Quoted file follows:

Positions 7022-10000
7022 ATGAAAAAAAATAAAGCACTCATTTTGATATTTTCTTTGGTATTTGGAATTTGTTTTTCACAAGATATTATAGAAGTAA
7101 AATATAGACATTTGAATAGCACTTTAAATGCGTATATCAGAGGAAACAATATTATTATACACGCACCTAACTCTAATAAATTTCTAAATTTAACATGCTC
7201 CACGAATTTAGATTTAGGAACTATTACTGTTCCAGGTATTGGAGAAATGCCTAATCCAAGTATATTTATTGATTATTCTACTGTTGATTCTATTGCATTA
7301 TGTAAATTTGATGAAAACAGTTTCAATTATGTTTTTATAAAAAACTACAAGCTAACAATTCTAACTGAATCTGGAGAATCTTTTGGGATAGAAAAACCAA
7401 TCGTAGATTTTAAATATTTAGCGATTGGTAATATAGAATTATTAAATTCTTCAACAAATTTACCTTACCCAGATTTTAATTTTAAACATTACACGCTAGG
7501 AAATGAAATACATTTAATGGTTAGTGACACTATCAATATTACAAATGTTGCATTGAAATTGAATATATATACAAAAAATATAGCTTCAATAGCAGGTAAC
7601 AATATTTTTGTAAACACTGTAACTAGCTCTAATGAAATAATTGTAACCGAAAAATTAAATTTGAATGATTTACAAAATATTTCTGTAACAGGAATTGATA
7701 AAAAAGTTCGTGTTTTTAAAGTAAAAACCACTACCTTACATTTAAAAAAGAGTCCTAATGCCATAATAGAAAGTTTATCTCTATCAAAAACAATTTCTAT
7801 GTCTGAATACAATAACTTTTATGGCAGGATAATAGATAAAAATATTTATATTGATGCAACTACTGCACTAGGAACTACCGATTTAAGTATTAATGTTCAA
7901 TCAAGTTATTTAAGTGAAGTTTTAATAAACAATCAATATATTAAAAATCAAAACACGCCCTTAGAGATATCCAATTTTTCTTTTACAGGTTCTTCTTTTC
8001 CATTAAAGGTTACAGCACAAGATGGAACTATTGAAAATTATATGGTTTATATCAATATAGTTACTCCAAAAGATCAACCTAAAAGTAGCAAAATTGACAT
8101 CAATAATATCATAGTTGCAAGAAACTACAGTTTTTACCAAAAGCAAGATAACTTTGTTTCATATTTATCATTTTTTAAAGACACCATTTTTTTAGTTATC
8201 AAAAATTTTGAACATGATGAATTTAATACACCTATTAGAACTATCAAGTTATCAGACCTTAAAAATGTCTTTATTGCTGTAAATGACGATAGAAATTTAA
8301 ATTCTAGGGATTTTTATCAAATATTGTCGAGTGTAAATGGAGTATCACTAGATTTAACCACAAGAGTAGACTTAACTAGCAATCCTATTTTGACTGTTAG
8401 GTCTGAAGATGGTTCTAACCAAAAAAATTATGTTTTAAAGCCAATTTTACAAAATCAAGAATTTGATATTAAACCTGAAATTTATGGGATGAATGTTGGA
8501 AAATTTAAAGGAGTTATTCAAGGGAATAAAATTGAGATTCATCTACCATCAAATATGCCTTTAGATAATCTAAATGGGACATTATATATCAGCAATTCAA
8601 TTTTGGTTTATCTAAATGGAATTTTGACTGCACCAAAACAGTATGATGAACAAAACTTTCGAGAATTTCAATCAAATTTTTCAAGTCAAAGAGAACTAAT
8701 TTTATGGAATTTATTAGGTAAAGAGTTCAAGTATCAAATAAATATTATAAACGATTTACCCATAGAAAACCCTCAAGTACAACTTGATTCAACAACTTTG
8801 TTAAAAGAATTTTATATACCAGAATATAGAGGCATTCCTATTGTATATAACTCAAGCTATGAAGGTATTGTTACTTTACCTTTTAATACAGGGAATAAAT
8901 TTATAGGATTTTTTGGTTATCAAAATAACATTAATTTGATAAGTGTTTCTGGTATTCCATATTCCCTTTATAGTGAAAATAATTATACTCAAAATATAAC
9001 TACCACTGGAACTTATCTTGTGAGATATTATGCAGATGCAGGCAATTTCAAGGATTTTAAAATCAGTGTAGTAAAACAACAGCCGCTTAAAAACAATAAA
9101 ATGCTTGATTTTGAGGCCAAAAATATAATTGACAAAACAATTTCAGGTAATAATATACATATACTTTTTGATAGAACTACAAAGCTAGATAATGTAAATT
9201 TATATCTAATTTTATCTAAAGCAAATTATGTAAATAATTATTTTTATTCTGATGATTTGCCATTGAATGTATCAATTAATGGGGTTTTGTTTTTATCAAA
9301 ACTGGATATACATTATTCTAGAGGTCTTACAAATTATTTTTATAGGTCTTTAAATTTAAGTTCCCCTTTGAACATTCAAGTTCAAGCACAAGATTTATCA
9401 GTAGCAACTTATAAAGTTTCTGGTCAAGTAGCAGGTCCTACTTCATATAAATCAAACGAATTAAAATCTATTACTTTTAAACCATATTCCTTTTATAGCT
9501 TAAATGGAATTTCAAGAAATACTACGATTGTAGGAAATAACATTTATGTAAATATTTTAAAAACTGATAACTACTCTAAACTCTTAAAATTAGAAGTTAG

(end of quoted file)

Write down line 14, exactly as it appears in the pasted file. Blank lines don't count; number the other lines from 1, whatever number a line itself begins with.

8201 AAAAATTTTGAACATGATGAATTTAATACACCTATTAGAACTATCAAGTTATCAGACCTTAAAAATGTCTTTATTGCTGTAAATGACGATAGAAATTTAA